Sennay Ghebreab addresses dangers of bias in Artificial Intelligence on Brainwash

12 February 2019

How do we ensure robots don’t make the same mistakes humans do? This is the question Dr. Sennay Ghebreab, AUC’s Head of Studies Social Sciences, recently addressed in an episode of Brainwash. Brainwash (NPO) produces television and radio programmes where philosophers, scientists, writers and comedians challenge audiences by providing them with new ideas and unexpected insights about social issues.

Risks of AI reflecting biased input

In 2015, Google released a photography application that displayed black individuals when the term “gorilla” was searched. Ghebreab uses this example and others from his own lived experiences to illustrate that algorithms are not neutral: “They’re dependent on the input they receive, and on the behaviour of the people that create them,” states Ghebreab.

On the one hand, there exists a serious risk that machines, robots, algorithms and other types of artificial intelligence systems end up copying and propagating negative human behaviour (both consciously and subconsciously). However, Ghebreab also explains that this shortcoming can also be seen as an opportunity for people to learn, as such instances provide insight into various mechanisms of exclusion and lay these hidden biases or tendencies bare.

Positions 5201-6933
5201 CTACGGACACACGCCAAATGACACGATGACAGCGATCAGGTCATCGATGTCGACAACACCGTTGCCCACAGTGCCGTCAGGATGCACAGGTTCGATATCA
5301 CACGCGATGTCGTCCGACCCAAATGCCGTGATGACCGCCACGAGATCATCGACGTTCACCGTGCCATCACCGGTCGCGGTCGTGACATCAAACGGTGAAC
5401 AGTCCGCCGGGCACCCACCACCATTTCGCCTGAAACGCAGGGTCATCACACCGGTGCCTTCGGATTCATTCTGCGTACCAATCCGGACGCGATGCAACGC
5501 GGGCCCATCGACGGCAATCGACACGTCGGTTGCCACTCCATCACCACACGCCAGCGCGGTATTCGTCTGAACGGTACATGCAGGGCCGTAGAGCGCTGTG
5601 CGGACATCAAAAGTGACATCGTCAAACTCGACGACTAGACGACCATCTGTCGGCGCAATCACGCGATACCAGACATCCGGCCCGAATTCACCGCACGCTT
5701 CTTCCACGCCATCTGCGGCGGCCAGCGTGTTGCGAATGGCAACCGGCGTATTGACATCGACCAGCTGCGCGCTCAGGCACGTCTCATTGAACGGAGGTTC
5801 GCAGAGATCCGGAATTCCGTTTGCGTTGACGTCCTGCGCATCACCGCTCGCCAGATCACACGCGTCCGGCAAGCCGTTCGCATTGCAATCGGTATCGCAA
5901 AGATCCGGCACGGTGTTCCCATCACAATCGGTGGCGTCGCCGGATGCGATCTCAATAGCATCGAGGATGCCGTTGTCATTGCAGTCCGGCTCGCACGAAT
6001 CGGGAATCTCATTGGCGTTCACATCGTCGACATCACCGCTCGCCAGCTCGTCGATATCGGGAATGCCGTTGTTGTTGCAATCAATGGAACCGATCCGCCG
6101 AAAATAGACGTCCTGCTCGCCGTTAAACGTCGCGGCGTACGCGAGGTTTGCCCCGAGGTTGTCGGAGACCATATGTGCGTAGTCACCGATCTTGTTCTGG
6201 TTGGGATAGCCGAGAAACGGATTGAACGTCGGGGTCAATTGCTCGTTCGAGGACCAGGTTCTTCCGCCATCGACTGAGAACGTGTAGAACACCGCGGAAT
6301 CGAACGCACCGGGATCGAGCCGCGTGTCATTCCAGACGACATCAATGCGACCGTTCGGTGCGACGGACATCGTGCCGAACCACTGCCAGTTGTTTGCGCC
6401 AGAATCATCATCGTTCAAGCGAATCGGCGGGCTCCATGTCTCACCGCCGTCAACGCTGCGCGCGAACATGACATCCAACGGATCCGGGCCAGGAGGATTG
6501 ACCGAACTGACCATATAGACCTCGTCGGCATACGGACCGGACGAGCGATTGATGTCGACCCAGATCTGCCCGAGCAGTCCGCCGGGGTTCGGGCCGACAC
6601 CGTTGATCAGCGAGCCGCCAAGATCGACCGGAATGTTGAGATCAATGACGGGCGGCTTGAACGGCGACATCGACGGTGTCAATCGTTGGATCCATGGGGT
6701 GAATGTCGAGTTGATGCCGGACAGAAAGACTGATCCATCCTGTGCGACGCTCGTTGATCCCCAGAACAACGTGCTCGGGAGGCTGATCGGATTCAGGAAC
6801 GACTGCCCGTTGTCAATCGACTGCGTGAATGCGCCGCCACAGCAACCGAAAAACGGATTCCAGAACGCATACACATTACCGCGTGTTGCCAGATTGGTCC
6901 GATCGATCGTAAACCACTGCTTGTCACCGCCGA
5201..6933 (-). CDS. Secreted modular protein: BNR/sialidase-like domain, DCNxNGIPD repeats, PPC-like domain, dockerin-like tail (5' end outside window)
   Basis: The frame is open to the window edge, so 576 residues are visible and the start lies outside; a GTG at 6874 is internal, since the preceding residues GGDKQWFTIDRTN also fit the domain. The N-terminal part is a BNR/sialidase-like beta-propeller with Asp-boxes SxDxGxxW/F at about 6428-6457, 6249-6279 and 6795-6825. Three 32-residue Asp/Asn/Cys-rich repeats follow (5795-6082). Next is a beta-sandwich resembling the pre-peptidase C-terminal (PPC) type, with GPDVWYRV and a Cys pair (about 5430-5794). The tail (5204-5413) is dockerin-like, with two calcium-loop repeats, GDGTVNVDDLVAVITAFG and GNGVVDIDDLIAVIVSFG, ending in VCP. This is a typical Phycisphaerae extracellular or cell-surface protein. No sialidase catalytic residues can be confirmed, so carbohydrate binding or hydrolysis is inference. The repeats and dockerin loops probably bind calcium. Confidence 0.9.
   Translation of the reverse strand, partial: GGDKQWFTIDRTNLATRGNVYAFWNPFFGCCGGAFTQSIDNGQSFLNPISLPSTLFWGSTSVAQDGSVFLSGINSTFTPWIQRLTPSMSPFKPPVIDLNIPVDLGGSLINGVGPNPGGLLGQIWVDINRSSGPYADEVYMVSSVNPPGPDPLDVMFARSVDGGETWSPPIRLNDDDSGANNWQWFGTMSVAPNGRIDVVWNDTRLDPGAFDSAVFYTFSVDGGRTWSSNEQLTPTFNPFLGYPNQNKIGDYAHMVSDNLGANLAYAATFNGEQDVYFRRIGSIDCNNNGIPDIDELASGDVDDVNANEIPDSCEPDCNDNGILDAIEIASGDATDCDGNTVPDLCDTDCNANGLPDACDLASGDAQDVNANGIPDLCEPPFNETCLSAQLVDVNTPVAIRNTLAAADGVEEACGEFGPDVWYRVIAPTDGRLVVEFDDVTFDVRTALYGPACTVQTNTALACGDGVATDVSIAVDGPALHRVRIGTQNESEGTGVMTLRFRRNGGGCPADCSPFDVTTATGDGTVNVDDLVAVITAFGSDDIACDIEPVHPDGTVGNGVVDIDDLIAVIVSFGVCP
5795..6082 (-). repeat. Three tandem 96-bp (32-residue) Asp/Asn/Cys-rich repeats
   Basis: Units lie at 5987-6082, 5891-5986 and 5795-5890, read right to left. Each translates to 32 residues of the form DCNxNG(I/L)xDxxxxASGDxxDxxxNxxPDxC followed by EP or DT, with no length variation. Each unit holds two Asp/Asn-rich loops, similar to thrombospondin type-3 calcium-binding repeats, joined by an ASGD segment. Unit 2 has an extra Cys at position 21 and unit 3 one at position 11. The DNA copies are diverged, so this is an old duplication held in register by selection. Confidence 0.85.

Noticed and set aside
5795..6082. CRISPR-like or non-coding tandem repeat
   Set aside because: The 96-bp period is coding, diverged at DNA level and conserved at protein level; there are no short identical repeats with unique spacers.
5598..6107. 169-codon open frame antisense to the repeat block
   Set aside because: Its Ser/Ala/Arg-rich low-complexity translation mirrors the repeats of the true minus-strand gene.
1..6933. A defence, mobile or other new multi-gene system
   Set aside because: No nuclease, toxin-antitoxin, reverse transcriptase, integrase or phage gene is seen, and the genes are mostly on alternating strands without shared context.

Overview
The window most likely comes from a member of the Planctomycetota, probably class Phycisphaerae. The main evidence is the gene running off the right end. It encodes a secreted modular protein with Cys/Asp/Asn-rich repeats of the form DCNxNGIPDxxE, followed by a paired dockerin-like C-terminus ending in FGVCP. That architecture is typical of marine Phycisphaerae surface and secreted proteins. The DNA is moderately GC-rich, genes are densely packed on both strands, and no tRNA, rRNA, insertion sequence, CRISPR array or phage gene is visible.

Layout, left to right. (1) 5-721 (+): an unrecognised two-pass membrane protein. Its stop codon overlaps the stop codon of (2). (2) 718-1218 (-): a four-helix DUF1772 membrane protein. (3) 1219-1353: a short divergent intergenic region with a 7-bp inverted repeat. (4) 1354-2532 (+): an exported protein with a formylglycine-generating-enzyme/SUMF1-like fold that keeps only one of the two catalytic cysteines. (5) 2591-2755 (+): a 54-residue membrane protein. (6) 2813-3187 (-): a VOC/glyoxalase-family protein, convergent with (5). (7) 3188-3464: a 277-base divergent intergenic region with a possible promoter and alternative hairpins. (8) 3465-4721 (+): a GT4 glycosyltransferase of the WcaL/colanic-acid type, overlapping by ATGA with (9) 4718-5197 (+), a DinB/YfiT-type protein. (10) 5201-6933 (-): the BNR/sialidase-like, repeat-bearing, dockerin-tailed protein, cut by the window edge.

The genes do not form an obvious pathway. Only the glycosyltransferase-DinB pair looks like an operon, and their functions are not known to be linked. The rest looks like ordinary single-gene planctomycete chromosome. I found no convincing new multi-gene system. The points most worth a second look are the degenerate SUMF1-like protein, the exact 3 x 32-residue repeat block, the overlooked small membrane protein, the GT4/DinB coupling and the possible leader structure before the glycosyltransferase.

Raising awareness through education

According to Ghebreab, not enough companies are aware of the possible dangers that algorithms bring with them, and the ways in which they can propel and exacerbate social and economic inequality. This has motivated Ghebreab to start promoting digital literacy and numeracy, including skills such as being able to use a computer, finding the right information and understanding algorithmic thinking. Ghebreab explains, “These are skills that I teach my students from day one. They are conditions for inclusion and participation in today’s world.”

At AUC, Dr. Ghebreab teaches Information Lab and the theme course Introduction to Information, Communication and Cognition. In his research, he aims to advance our understanding of the human machine by relating computational, behavioural and brain responses to natural pictures and movies. In his courses, he emphasises the importance of digital literacy and numeracy, which is an integral part of contemporary interdisciplinary learning.

Published by  Amsterdam University College